What were some literary influences on the style of Sir Francis Bacon's Essays? plz answer in detail

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The style of Sir Francis Bacon’s Essays is indebted to a number of sources, both literary and otherwise. Like most Renaissance Christians, especially the well-educated, Bacon was very familiar with the Bible and took its teachings quite seriously. He was also familiar with many of the Greek and Latin classics, and his style was especially influenced by such writers as Seneca and Tacitus (rather than Cicero). Seneca and Tacitus favored a kind of writing often called “curt.” Cicero's writing, by contrast, was often long, complicated, and highly patterned. Phrases in the "curt" style were short; grammar was unconventional; and ideas often whizzed by quickly. Bacon liked lists, antitheses, and phrases involving three elements. Yet writers such as Tacitus and Seneca were only two significant influences on his style. He was familiar, for instance, with the essays of Montaigne and sometimes alluded to them, but his own essays were less personal, more abrupt, and less informal.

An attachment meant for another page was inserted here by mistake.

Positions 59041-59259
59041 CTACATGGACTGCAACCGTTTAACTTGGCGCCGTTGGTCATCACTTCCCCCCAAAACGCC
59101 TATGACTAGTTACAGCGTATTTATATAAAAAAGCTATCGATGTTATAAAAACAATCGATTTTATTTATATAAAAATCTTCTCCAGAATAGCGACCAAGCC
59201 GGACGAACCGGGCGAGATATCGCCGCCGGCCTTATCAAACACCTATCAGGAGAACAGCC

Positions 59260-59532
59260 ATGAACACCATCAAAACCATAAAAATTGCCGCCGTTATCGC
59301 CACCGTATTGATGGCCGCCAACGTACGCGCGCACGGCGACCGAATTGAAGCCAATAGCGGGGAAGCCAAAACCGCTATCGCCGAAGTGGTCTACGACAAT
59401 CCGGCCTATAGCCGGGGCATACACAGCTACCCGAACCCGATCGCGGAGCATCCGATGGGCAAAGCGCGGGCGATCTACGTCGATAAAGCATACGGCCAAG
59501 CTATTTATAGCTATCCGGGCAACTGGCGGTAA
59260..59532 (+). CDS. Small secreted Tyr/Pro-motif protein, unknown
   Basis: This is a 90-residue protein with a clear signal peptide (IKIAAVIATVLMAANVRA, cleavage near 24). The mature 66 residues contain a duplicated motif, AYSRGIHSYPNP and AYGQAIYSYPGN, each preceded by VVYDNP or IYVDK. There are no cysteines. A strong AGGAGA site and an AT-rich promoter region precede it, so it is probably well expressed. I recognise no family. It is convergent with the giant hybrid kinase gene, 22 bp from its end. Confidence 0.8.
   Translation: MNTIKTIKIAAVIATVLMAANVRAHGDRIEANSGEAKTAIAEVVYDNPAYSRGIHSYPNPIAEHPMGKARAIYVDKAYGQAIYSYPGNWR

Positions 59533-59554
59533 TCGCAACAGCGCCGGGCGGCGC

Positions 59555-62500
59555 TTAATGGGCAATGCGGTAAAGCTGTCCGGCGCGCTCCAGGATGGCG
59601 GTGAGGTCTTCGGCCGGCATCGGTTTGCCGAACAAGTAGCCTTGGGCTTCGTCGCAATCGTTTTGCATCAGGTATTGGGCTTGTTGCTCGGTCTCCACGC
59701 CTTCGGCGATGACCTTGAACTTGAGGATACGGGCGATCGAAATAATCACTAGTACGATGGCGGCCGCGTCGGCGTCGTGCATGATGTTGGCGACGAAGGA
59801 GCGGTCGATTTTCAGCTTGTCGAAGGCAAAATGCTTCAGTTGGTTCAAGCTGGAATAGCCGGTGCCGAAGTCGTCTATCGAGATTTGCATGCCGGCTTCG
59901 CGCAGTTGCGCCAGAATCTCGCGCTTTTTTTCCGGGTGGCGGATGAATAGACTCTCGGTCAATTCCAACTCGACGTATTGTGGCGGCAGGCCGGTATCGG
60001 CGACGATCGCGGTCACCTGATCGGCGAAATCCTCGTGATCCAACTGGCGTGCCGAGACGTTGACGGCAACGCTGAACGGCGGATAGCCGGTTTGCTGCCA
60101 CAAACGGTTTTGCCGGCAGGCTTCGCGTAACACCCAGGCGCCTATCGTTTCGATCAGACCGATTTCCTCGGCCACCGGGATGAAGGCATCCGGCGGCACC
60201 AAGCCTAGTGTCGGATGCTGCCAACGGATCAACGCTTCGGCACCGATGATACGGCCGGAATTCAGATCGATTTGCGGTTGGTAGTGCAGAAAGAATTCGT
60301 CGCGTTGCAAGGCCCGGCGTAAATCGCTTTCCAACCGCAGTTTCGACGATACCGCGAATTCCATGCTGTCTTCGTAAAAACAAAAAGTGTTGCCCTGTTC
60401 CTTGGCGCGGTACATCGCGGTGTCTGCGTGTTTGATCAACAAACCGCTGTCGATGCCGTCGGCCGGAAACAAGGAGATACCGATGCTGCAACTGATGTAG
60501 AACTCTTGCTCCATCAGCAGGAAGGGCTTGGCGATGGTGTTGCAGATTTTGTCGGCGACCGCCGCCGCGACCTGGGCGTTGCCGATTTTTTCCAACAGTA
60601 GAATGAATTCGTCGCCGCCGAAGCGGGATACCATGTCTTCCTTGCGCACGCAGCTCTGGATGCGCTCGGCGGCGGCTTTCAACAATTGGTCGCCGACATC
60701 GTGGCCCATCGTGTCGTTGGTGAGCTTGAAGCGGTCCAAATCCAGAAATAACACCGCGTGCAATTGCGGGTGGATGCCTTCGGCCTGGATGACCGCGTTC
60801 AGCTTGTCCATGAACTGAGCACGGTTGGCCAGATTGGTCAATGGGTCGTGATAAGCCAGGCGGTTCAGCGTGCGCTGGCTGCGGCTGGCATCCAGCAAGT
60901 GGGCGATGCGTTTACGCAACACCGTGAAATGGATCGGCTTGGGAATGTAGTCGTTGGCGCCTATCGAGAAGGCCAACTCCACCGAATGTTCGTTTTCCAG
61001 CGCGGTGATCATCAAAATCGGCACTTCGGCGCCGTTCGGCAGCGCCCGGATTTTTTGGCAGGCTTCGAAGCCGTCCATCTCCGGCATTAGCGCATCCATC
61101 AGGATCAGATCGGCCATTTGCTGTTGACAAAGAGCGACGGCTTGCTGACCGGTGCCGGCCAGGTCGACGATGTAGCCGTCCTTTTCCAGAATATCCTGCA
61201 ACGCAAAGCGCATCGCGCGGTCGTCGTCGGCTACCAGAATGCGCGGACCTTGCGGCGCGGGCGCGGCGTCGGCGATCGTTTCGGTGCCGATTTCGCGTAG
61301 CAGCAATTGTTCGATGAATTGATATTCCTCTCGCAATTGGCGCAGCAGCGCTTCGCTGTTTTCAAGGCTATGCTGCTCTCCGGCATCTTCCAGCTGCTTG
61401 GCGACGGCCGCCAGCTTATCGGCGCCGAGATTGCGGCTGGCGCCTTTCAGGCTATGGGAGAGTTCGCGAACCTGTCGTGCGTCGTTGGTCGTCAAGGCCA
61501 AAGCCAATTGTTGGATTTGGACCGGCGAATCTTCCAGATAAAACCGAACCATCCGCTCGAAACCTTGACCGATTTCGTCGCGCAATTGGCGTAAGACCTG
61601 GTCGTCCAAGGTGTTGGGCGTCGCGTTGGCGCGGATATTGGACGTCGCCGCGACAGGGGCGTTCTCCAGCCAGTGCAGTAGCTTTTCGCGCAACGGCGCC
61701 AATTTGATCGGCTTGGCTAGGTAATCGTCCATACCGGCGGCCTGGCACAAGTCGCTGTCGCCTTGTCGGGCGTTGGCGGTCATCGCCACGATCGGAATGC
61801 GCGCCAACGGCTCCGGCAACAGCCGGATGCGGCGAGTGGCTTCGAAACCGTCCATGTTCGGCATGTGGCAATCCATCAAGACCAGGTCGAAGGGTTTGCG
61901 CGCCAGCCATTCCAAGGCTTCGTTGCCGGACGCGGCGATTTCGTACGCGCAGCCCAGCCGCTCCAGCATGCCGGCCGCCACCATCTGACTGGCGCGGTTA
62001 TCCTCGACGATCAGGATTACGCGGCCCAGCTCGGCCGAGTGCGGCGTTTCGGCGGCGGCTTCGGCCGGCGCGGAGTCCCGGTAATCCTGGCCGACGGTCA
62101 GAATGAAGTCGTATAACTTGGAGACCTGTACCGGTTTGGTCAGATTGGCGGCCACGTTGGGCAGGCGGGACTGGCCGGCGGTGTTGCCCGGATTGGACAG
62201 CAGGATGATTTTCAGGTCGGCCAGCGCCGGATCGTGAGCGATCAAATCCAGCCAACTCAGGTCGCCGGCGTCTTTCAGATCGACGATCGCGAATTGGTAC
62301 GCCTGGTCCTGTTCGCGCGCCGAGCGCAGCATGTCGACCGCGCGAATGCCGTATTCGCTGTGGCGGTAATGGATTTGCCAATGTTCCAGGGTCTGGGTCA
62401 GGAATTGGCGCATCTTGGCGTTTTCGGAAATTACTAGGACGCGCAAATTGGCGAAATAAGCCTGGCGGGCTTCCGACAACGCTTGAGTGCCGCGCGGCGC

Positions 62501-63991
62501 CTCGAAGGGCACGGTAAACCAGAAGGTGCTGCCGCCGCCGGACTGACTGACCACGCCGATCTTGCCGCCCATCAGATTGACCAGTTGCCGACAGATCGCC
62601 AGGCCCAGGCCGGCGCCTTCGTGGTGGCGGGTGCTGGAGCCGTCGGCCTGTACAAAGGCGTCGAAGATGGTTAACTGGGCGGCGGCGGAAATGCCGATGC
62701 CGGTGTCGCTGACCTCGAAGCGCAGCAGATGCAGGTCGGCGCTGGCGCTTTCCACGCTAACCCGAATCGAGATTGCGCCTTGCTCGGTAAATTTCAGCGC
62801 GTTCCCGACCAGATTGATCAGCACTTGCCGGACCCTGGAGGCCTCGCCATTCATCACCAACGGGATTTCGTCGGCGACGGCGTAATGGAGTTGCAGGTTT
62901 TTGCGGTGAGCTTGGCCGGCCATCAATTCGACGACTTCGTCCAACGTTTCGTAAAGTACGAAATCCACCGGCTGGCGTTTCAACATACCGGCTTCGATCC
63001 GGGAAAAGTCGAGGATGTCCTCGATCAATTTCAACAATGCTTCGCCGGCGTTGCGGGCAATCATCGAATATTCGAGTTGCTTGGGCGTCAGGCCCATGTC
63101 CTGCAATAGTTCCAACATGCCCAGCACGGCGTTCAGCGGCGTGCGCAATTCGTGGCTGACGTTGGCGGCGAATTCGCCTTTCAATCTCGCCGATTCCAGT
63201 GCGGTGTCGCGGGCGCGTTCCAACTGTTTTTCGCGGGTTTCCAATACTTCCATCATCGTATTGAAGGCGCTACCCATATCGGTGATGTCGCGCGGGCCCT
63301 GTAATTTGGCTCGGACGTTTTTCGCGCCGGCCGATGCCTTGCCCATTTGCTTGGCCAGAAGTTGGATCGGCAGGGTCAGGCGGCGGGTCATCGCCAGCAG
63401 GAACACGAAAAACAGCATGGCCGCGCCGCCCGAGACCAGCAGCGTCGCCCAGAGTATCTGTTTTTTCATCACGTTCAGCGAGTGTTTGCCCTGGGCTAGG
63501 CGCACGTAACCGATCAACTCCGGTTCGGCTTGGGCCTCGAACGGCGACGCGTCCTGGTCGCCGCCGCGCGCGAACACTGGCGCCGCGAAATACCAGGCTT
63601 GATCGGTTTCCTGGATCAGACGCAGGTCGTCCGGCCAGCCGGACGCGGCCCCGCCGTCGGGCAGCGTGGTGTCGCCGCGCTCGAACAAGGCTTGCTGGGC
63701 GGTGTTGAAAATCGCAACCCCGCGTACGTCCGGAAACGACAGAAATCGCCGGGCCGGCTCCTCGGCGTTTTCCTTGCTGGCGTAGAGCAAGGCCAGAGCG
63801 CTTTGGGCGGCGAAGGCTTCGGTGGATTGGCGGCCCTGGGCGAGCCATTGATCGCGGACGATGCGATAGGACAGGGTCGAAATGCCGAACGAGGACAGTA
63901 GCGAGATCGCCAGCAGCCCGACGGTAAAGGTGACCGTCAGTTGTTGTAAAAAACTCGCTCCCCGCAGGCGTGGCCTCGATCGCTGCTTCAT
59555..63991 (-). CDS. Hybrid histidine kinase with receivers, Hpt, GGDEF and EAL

The brief essay “Of Revenge,” chosen more or less at random, illustrates many of the traits and influences just discussed, as well as some others. Consider its opening sentence:

Revenge is a kind of wild justice; which the more man's nature runs to, the more ought law to weed it out.

Here, in the first phrase, we see Bacon’s frequent brevity, as well as his tendency to use aphorisms and his sometimes vivid language. In the phrasing that follows the semicolon, we see his love of balance. Meanwhile, Bacon’s...

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